The House Budget Committee approved a massive COVID-aid spending bill on Monday, setting up a floor vote later this week with special rules that will prevent Republicans from blocking the measure when it reaches the Senate.
The $1.9 trillion measure passed a virtual Budget markup along party lines, highlighting universal GOP opposition to the bill that many in the Republican party have deemed wasteful and political. The vote was 19-16. One Democrat, Lloyd Doggett of Texas, voted against the bill.
Democrats, who control both the House and Senate, will employ a procedural tactic called reconciliation that will circumvent Senate GOP opposition by allowing the spending bill to pass with only 51 votes instead of 60. The Democrat-led House is expected to consider the bill this week and send it to the Senate.
Budget Committee Republicans called for postponing consideration of the measure until a full accounting is provided of the approximately $1 trillion in unspent funds from prior COVID spending bills Congress passed since the pandemic began.
Democrats argued a new round of funding is desperately needed to help mitigate the virus and help individuals, families and businesses cope with the prolonged consequences of the pandemic.
“It is tailored and targeted to respond to the urgent needs of the American people,” Budget Committee Chairman John Yarmuth, a Kentucky Republican, said Monday.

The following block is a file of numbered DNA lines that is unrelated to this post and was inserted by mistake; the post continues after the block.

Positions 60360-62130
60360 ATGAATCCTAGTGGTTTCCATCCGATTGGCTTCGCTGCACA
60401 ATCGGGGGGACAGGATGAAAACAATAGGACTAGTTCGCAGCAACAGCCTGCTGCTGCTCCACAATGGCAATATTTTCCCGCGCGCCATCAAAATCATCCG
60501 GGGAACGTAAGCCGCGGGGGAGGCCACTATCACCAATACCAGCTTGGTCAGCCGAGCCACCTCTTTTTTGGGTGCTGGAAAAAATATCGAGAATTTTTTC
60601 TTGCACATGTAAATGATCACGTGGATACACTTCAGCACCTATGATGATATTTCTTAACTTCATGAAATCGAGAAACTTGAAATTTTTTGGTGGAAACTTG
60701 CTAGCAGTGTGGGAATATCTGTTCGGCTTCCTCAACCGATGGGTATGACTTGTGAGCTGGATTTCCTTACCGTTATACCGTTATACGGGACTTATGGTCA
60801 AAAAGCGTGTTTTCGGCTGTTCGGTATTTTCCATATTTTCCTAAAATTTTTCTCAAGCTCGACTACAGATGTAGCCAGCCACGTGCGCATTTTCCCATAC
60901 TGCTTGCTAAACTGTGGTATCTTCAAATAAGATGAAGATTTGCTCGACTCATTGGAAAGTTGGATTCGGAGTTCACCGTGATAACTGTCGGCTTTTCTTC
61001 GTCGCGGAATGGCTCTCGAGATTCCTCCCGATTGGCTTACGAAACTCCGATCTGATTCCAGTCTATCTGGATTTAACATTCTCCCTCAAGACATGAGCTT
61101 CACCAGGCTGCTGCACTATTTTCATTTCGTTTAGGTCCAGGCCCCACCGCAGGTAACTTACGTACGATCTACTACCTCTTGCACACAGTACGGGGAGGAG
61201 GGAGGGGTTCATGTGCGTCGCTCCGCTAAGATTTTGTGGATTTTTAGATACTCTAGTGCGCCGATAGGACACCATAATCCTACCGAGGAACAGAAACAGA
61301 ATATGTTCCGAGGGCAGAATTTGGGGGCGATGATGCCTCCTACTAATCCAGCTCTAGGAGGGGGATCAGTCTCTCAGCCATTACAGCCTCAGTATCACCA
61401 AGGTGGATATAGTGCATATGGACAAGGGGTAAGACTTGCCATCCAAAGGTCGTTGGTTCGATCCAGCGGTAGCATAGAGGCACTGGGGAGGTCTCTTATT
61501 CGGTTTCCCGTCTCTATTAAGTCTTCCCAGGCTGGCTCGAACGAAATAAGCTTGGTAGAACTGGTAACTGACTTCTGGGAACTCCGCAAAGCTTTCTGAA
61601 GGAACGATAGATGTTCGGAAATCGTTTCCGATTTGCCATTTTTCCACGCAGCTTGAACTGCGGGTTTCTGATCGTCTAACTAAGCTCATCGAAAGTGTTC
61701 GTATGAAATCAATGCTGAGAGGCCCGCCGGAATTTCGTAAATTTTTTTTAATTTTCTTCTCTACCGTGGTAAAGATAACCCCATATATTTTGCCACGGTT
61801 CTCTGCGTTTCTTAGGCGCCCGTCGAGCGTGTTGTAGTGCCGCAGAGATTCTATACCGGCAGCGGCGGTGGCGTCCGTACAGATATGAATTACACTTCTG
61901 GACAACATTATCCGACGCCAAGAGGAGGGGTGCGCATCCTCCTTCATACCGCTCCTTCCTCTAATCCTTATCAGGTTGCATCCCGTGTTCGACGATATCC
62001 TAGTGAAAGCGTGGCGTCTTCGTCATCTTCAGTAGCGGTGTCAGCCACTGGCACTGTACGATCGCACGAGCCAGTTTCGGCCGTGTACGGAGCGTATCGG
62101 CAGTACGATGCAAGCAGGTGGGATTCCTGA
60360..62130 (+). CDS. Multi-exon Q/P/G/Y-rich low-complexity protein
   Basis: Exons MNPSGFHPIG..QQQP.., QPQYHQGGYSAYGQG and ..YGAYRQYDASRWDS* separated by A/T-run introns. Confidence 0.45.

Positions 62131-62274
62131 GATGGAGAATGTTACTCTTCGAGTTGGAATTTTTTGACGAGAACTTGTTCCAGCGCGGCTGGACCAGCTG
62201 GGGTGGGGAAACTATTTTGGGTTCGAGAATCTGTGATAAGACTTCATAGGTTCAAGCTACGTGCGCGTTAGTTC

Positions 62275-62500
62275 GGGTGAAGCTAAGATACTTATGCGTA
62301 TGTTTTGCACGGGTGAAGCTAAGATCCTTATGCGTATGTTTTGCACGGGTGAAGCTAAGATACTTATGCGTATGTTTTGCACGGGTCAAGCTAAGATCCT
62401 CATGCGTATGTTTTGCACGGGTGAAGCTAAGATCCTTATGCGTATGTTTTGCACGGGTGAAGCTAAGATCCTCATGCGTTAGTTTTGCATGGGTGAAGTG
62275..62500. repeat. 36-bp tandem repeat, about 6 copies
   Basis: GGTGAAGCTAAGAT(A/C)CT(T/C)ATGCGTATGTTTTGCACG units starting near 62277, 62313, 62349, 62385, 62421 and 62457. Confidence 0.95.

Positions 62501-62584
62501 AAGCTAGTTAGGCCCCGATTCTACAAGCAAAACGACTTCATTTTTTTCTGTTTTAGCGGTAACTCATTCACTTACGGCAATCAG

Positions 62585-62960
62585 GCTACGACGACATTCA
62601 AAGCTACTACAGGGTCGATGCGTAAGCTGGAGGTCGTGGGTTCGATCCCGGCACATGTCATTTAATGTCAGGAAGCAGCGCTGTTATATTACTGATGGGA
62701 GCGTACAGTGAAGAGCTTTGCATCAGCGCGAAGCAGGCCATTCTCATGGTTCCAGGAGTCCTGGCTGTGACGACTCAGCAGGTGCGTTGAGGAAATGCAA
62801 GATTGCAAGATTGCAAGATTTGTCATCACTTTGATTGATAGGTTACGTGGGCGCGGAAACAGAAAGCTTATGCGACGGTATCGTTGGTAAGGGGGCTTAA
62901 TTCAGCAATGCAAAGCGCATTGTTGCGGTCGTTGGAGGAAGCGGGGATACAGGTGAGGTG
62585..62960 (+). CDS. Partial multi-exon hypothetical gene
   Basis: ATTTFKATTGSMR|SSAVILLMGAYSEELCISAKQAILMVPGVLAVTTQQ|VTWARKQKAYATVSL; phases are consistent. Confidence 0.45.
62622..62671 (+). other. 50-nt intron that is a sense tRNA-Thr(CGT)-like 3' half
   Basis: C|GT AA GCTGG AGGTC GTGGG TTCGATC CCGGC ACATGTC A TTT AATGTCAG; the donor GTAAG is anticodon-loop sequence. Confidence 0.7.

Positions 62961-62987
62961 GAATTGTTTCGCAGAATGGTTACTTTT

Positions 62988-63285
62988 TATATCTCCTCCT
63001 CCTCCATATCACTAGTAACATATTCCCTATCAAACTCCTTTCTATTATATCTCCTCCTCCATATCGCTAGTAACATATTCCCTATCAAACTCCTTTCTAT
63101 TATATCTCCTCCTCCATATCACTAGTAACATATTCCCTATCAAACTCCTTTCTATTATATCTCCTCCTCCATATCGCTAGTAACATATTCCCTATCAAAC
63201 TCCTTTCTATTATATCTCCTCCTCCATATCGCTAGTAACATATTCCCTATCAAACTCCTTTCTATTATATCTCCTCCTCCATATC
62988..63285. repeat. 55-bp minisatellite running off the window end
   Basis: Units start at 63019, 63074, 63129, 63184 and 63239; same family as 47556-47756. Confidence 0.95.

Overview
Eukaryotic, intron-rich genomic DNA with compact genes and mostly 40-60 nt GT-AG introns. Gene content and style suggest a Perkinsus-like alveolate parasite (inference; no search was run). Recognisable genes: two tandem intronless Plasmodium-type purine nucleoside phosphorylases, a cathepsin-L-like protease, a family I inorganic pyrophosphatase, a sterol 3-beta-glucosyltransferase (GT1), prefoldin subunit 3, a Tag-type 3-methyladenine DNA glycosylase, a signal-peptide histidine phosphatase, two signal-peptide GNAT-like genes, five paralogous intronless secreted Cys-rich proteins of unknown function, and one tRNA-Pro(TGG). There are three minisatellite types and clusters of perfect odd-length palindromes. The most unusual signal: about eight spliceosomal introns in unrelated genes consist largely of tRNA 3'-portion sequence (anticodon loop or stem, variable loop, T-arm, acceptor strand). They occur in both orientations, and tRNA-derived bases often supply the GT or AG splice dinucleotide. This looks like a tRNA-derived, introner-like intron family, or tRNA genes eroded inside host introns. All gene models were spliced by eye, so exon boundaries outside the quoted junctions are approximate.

Yarmuth said the measure, “has the power to save lives and save our nation’s economic future.”
The bill would provide a new round of stimulus checks, worth $1,400 for individuals, and would extend enhanced unemployment benefits with an additional $400 per week.
The bill includes $350 billion for state and local governments and $130 billion for schools. It would spend $160 billion to combat the virus through testing, vaccine distribution and development.
It includes a provision to increase the minimum wage nationally to $15 per hour by 2025.
The measure is likely to change in the Senate, where budget rules Democrats hope to use to avoid a filibuster by the GOP may force lawmakers to abandon the minimum wage provision.
On Monday, Republicans criticized size and cost of the measure and said the government should first spend the $1 trillion left over from past federal COVID spending legislation.
They argued less than 9% of funding would be dedicated to combating the virus and much of that funding will not be spent until 2022.
“This is the wrong plan at the wrong time for all the wrong reasons,” Rep. Jason Smith, of Missouri, who is the top Republican on the budget panel, said.